Ending at the U.S. Capitol building, it is a symbol of our belief in the power and greatness of America. Last weekend, we turned it into a mass grave.
EDITORIAL: Insisting on ISTEP quality lawmakers’ primary duty
Now that everyone, on both sides of the aisle, seems backslappingly happy to agree that this spring’s ISTEP school testing debacle was unacceptable, that at least some of the results lack credibility and that the issue carries high-stakes significance, what next?
The Obama Debate: Is he a liar or incompetent?
I read the letters on the opinion page daily and I find an unusual silence from your liberal progressive contributors lately. Could it be because they don’t have anything to expound upon? Well, maybe I can give them some material.
A Fathers Day Tribute: Transition — from child to father
Transition seems like a big word to use as his story unfolds. Transition was probably never used in conjunction with speech, his speech, but it demonstrates his life, as it does in many lives lived in his generation.
READERS' FORUM: June 16, 2013
Horrible crime cries out for stern justice
Confused about groups’ merger
Global warming fraud exposed
The Obama Debate: President has served us well
I have not heard a positive thing by those in this area about this president since his 2008 election and 2009 inauguration. Why this manifestation, I just can’t understand.
RONN MOTT: Not hurried a bit by 21st century tech
Unlike so many of you, I do not get up in the morning and run to turn on my computer. In fact, if you need to reach me in a hurry, I would say that 19th century invention of Alexander Bell’s would be the best way. If you do email me or use some other electronic convenience, better give it a couple of days because I am not in that big of a hurry.
READERS' FORUM: June 15, 2013
America needs another hero
EDITORIAL: And now we wait for justice
It is a word we would rather never have on our front page — homicide. That we had to use it twice on Wednesday’s front page is sad, but unavoidable.
READERS' FORUM: June 14, 2013
Mott statements contradict history
Display the flag
RONN MOTT: Kill the Umpire!
I don’t know who appointed Major League Baseball’s umpires “Gods,” but if they have been appointed “Gods,” they have appointed people who cannot see or think very well.
READERS' FORUM: June 13, 2013
Bad odor from gas prices
Build personal library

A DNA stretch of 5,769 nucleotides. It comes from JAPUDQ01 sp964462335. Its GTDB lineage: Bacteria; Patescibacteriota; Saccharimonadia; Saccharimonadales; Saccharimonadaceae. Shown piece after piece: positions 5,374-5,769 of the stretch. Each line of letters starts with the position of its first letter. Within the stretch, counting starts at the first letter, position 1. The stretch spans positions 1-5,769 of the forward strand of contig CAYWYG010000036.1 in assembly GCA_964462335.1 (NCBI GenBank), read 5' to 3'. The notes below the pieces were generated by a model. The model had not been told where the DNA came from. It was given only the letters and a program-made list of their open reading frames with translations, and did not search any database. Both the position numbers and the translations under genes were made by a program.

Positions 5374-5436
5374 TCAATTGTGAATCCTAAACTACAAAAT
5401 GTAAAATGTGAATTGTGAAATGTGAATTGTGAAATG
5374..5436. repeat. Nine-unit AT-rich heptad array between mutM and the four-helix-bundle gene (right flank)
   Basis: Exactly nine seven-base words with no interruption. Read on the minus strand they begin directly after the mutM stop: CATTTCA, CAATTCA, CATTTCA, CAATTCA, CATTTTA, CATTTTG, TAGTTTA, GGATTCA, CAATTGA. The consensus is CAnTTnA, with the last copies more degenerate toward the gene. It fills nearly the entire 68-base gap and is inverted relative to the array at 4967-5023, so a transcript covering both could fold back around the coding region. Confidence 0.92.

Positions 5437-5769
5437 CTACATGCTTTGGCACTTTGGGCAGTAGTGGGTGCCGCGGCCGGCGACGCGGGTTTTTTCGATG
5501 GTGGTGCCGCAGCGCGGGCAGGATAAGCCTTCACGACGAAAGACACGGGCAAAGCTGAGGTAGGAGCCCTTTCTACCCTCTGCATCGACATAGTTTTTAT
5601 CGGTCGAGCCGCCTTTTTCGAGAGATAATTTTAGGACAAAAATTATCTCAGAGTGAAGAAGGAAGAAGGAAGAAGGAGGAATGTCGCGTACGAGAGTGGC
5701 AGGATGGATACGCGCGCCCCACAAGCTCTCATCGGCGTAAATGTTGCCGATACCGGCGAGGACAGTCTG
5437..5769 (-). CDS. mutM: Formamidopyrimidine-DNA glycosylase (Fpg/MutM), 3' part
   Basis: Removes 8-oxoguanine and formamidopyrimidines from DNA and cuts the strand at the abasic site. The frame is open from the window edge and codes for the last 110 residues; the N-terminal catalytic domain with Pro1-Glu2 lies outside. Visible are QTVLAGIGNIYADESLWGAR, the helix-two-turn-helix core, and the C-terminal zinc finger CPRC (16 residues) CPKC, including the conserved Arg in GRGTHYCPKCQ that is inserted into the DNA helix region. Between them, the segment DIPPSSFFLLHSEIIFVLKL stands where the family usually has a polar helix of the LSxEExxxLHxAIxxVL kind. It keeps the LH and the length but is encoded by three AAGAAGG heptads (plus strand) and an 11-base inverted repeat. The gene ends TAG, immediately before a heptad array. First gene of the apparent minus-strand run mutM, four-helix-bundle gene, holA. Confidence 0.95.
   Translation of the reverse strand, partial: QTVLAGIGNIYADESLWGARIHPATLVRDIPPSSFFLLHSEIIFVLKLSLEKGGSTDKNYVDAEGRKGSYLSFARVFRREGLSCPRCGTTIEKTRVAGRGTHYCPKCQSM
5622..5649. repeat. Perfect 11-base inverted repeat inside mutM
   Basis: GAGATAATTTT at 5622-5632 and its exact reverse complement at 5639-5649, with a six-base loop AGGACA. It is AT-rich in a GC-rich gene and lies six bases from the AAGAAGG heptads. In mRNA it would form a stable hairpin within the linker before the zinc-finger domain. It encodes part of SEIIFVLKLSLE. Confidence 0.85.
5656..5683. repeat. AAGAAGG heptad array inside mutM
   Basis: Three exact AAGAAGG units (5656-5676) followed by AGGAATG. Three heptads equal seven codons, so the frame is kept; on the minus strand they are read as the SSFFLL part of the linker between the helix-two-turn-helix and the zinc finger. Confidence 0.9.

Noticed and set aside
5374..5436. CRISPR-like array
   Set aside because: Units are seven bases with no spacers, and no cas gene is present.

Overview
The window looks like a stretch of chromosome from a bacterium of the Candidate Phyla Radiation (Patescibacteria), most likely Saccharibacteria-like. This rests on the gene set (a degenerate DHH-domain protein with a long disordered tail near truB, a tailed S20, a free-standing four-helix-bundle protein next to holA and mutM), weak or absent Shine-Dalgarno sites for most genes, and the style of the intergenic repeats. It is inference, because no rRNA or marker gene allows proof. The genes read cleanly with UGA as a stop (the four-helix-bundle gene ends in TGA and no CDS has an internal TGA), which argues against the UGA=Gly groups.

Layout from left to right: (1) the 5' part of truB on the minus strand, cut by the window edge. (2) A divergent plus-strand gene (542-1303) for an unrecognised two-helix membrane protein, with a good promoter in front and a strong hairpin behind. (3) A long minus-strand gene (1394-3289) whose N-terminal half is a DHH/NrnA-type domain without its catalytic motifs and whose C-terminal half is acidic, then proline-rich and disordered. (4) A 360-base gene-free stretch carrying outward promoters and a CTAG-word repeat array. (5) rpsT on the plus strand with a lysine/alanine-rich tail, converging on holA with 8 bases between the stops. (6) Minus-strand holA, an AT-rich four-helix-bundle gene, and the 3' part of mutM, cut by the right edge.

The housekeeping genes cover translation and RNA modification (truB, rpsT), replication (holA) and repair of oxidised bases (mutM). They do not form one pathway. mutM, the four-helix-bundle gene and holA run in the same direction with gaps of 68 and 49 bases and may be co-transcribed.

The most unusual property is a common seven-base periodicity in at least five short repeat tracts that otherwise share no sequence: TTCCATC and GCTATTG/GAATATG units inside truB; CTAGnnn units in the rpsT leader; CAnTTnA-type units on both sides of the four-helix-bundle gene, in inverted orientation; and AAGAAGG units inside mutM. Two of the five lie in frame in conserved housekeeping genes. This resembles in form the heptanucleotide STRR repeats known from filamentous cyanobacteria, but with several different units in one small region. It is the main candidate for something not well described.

Morning after? No worries
EDITORIAL: Remembering Sister Jeanne
Terre Haute is mourning the loss this week of an accomplished and beloved community activist and leader whose life’s work is an inspiration to all who strive to serve.
EDITORIAL: Embrace the value of traffic planning
Never underestimate the value of a good plan to deal with a crisis, large or small, even if the final analysis of the management of a specific crisis is, “It could have been worse.”
READERS' FORUM: June 12, 2013
Like it or not, change coming
RONN MOTT: What’s happening?
I know I may have looked at these situations differently when I was in my twenties. The world, my life, my career, and the growth of my family all lay ahead of me. So perhaps now, many years later, I see it differently.
READERS’ FORUM: June 11, 2013
• Great support for local cause
• Another idea on housing issue
LIZ CIANCONE: Withdrawn society not very social any more
My Best Friend and I went out for lunch the other day. It was a sit-down place with our own “server” (in my day I was called “a waitress”) and everything offering personal attention. The manager even came over to ask if everything was all right.
READERS’ FORUM: June 10, 2013
• What is the cost of our austerity?
• Vintage campers to gather at rally
• Seek a healthy food alternative
EDITORIAL: It’s time to assess ISTEP
Later this month, the company behind this spring’s abysmal online administration of ISTEP testing for 27,000 Hoosier schoolchildren is being called to the principal’s office.
Readers’ Forum: June 9, 2013
• Taking time to help the world
• Reform by politics will not improve education
• Questions from a wondering mind
FLASHPOINT: Storm chasers must heed warnings, remember why we chase storms
The tragic death of noted weather researcher and former Discovery Channel storm chaser Tim Samaras has shaken all of us in the meteorological community.
Will you be happy if you win the lottery?
A Psychology Today article titled “What Will You Do if You Win the $550 Million Powerball Lottery?” caught my attention. Helping lottery winners with their money is my long-time gig.
- RONN MOTT: The ‘wilds’ of Collett Park
- More Opinion Headlines
- EDITORIAL: A timely call-out of NSA critics